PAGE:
My family feels like a cult.
Maybe it’s because I’m the eldest son. Maybe it’s because, growing up, I had a chronic health condition that kept me hooked to machines watching through a window while my siblings and the neighborhood kids played outside. Maybe it’s because my earliest memory is a near-death experience (I know, I’m so goth). Maybe it’s because my father treated his sons like shit and his daughters like their shit didn’t stink. Probably, it’s because they’re evangelical xtians, and I’m an atheist. Whatever the case, I’m the black sheep.
Anyway, ever since I ditched religion, and especially since I moved out, I’ve felt like an outsider. And the feeling has only gotten stronger with time. At first, things were awkward, but not like they are now. Back then, I had a sister living in the midwest (USA), another in the southwest, and another in the southeast a couple hours from our hometown.
Even then, I felt like an outsider. My friends would ask me if I was adopted. And they would tell me my family gatherings gave them the creeps, because my family felt like a cult. And I felt it too. And it’s gotten worse.
Over the last few years, my entire family moved back. My eldest sister’s husband lost his job, so my mother offered her a job. A few months ago, they bought a house a mile from my parents. My youngest sister moved into our childhood home, which is about two miles from my parents. My middle sister, a month ago, moved her family into a house half a mile from my parents. I live three hours away.
When I visit, I feel like Mia Farrow in Rosemary’s Baby, entering a building whose inhabitants are all members of the same cult just watching and waiting for her to join them. Seriously: When I walk in, conversations stop, everyone just turns and stairs. The stairs are followed by forced smiles and forced conversation, fake laughter, exaggerated hospitality. When I bring my girlfriend, it’s even worse. It’s like she’s got a scarlet letter on her forehead that everybody’s too polite to say anything about. There’s the whore. I see god hasn’t answered our prayers yet.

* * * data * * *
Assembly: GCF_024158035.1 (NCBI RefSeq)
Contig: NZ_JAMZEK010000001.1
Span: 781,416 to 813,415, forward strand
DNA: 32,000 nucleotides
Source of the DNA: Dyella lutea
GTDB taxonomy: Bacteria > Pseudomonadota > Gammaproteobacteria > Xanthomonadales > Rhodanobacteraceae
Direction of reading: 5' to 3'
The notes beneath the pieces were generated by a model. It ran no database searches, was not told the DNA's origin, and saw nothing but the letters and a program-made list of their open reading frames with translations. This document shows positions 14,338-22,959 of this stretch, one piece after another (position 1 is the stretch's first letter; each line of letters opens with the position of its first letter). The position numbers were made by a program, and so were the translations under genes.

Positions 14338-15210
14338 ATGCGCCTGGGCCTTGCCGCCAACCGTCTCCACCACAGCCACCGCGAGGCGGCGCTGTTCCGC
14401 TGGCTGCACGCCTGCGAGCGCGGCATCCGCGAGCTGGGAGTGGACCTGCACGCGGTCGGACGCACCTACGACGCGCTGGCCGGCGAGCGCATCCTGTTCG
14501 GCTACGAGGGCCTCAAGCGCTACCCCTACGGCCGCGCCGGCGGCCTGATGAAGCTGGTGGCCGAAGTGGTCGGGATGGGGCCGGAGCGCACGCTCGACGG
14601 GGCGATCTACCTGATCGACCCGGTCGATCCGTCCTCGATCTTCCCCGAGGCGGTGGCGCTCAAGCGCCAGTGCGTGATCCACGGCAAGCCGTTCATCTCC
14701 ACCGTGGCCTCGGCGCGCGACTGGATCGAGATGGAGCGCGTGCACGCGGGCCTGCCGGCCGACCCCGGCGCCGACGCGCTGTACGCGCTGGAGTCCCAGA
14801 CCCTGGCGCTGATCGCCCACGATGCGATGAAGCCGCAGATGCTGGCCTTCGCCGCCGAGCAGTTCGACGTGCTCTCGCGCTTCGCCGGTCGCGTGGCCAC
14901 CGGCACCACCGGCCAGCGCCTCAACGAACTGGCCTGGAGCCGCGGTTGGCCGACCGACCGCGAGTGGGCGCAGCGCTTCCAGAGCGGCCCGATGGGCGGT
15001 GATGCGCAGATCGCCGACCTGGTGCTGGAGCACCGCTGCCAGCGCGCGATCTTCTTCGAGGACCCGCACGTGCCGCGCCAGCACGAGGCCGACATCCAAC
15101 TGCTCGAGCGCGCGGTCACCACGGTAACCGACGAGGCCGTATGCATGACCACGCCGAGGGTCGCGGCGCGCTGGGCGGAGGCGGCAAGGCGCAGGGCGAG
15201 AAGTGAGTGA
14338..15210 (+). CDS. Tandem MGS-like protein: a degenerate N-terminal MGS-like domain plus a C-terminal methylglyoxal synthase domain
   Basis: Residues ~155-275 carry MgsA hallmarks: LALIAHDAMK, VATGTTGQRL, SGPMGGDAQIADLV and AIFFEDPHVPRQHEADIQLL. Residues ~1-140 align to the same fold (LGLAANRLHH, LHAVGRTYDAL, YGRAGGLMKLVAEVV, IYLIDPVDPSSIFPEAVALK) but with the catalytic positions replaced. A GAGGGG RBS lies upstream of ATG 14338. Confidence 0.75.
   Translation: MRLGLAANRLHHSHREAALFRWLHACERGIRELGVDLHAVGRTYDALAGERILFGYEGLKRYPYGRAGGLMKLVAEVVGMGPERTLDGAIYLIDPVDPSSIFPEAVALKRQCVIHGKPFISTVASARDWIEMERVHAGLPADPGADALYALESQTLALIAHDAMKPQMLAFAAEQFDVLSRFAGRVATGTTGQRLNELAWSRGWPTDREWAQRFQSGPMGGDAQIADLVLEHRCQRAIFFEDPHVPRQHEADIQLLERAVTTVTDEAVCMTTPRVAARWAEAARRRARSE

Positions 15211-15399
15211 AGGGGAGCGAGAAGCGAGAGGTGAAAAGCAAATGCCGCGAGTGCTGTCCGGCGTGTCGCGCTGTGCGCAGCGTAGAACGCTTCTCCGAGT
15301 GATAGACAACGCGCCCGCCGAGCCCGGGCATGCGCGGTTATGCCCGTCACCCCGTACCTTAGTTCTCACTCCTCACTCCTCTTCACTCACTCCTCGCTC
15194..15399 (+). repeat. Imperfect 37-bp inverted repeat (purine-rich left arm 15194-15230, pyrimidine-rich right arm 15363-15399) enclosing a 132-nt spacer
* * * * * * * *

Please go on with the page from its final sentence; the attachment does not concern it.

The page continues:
I’ve thought about this a lot; and, honestly, I don’t think there’s any fixing it. They kind of are a cult: They’re hardcore evangelicals and a close-knit family. In What Is A Cult?,Tara Isabella Burton writes that there is no legitimate distinction between a cult and a religion and describes both as systems defined by “a cycle of power, meaning, identity, and ritual.” She cites Geertz in asserting that how we experience the world is unavoidably “mediated by the semiotic network in which we operate.” People like myself, with no strong group ties, are pretty much just half-assing it: bumbling about, picking up odds and ends along the way from which to piece together an eclectic, subconscious “semiotic network” to give our lives some semblance of meaning. People like my family have picked a group and gone all-in on its “ascription of meanings that define how [they] see [themselves], others, and the world.”1
Me walking into my parents’ house is like Toby Maguire walking into Pleasantville: We’re playing out different movies. Who’s living in gray scale and who’s living in color is another question altogether.
1. Burton, T.I. (2017, June 7). What is a cult? Aeon. Retrieved from https://aeon.co/essays/theres-no-sharp-distinction-between-cult-and-regular-religion.↩